The consequence of the Supreme Court’s decision to overturn Roe v Wade and their signaling that they will be paving the way for the fascists is having immediate consequences in my life. In a few months my life will be very different and possibly significantly worse. It might be ok, but I have an anxiety disorder, so I’ll be catastrophizing for a good while. I feel like everything is falling apart and there’s nothing I can d to stop it. Since I can’t do anything constructive, I’m listening to the audiobook versions of two books I’ve already read and reviewed – Kit Rocha’s Deal With the Devil and The Devil You Know. The third book in the Mercenary Librarians series is coming out next month. My review of that will go up soon. My brain is too busy screaming to give a coherent review of Dance With the Devil at this moment.
Survival is insufficient. – Seven (Star Trek Voyager) (and also Station Eleven)
So why have I chosen to spend my time listening to books set in a near future post-apocalypse Atlanta? Well, in 2086, I’ll be dead and all the bad things that are happening will have happened. Because Nina, Maya and Dani are people who were made into things, and they have reclaimed their personhood and are working to help other people stay people. Because when The Silver Devils (Knox, Grey, Rafe, and Conall) come stumbling into their lives, they redirect the super soldiers from mere survival to family, community building, and mutual aid. The Silver Devils were people who struggled to survive and were turned into expendable resources by the corporation that exploited the conditions that made it hard for them to survive. Nina is a clone, genetically altered to be super strong and fast. She and her cluster of sister clones were created and trained to be an elite fighting force. Maya, Dani, and the Devils have had their brains and bodies enhanced with implants to make them into effective tools for TechCorps – super soldiers, executive security, and a brain that remembers everything it hears – everything.
No. I’m, I’m simply saying that life, uh… finds a way. – Dr. Ian Malcolm (Jurassic Park)
Most of the Mercenary Librarian crew has super strength and other abilities because allowing TechCorps to tinker with their brains and bodies was their chance at survival. A lot of the enhancements were experimental and many who underwent the procedures did not survive. With no oversight from a government accountable to its citizens, effectively rules Atlanta. It limits access to resources making sure the population of Atlanta is so focused on basic survival that they are willing to become tools.
In Deal with the Devil, Nina, Maya and Dani show the former protectorate squad that there is life beyond selling your body and soul just to live another day. (To be clear, by selling your body, I mean allowing it to be experimented on and used as a tool of violence. There’s nothing shameful about sex work.) In The Devil You Know, the gang is making plans for a community health clinic and expanding access to books, seeds, and safe housing. Along the way, they collect more rescues and allies, including a young child, a clone like Nina, who at 7 or 8 knows battle tactics but not her own name.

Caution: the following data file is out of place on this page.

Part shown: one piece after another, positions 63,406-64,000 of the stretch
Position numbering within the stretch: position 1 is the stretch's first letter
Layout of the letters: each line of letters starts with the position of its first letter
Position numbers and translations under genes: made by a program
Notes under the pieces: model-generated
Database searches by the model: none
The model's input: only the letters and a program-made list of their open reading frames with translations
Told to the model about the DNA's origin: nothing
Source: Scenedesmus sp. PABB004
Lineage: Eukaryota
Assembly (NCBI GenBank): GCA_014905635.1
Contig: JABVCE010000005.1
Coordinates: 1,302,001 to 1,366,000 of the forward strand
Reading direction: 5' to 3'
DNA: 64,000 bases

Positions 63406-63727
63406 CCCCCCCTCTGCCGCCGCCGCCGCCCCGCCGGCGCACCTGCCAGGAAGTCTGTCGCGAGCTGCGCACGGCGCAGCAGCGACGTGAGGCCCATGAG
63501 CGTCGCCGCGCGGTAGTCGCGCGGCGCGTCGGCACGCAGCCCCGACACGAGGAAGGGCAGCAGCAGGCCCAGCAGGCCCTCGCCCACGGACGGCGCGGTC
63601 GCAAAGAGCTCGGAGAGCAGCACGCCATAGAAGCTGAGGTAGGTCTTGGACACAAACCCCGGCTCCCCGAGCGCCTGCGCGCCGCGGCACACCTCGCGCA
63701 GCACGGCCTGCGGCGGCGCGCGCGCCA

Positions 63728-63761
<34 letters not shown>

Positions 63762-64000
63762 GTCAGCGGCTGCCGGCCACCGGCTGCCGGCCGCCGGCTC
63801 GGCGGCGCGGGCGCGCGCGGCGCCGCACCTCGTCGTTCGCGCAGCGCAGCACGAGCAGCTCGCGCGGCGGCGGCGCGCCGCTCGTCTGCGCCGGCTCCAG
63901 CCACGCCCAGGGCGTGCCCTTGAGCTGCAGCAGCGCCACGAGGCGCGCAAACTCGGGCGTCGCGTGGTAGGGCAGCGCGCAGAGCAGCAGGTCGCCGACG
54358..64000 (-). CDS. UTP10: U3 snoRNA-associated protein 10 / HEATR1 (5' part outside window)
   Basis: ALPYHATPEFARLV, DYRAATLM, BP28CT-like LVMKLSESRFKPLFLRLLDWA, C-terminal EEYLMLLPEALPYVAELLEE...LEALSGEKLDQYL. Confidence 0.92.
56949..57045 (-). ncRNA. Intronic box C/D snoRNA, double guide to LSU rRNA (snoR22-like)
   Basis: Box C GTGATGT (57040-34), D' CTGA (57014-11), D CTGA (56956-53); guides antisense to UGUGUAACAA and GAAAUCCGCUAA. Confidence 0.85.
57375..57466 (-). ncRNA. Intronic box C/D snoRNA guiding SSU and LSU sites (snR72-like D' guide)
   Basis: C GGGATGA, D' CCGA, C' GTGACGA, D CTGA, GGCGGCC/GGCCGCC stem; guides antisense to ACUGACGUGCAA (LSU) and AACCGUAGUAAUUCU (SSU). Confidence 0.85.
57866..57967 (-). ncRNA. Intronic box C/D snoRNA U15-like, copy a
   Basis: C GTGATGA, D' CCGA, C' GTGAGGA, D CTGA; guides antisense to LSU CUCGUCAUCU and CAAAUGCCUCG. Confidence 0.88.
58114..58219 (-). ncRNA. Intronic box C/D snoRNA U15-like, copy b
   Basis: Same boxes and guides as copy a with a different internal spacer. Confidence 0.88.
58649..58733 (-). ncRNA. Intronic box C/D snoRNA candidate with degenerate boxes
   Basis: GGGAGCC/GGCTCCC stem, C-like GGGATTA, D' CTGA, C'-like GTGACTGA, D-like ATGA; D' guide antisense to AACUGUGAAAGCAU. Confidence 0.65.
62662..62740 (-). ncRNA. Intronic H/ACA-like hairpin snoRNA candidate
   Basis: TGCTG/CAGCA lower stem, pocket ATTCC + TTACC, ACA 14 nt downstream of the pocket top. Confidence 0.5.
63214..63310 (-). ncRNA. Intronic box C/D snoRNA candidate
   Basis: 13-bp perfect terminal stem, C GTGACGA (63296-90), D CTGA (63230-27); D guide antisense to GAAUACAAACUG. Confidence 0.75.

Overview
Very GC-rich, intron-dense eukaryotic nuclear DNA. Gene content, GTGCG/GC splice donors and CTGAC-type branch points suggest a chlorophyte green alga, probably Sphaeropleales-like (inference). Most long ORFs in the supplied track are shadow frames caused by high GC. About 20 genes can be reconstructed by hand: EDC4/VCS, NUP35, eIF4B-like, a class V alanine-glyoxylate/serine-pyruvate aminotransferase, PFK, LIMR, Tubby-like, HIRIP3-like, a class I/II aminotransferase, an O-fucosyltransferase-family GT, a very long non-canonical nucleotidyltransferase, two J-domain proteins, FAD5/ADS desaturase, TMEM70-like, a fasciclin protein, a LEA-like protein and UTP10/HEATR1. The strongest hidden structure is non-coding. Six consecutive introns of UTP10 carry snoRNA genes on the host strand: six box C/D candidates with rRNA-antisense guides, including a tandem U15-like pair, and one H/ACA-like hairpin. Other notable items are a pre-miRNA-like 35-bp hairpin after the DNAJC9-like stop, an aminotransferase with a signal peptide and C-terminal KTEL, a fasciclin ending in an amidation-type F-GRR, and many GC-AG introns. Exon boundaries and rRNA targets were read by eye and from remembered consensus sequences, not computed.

Some people probably went into the Mercenary Librarians series expecting lots of action, gun fights, and battles. There are some of those things. Kit Rocha knows though that revolutions are more than violence meeting violence. While violence may be unavoidable, the real revolution is in creating systems so that people can live beyond mere survival and have choices about living the full spectrum of their humanity. In The Devil You Know, Maya stops living with the rules TechCorps imposed on her and reaches to embrace her full self. The rescued child is encouraged to name herself (and told she can change that name later if she would like). The former leader of the Protectorate squad is using his super soldier body to bake bread.
Right now the world is making me feel like the top of my head is about to blow off. I need escapism just to make it through the day. What Mercenary Librarians gives me is more than just the escapism of the future, more than the escapism of falling in love and sexy times. It also reminds me that choosing family, taking care of the people around me, and honoring the humanity of the people around me is a necessary act of revolution.
I’m going to keep trying. Even if it changes nothing. – Nina (Deal with the Devil)
The truth is, I will likely be fine on the housing front. But until I am certain my next home won’t be under a bridge, I will catastrophize. Another truth is, none of us are ok and for some of us, catastrophe will be next. The far right has no intention of stopping with a few states and localities, and reproductive rights aren’t the only item on their roll-back list. Now is the time to build community and to push back hard against people and institutions that want to turn us into things. Initially I linked to some news stories about further actions that will erode our rights and limit our humanity. But, that would be missing the point Kit Rocha wants us to take from their books. Fear and desperation are tools of oppression. We can’t stop all the bad things, but trying is worth it. Trying is important.
When this nation started, a majority of the country could not vote.
They can try to take us back there, but we already know there’s a path forward from not being able to vote. We’ve already done it. They can’t possibly win unless we let them.
— Courtney Milan 🦖 (@courtneymilan) July 7, 2022
Note: Kit Rocha, Courtney Milan, Alyssa Cole, and Tessa Dare are the authors behind Romancing the Vote, which raised $$ for voting rights. Buy their books. The only kickback I get is a sliver of hope that we won’t fall completely into fascism.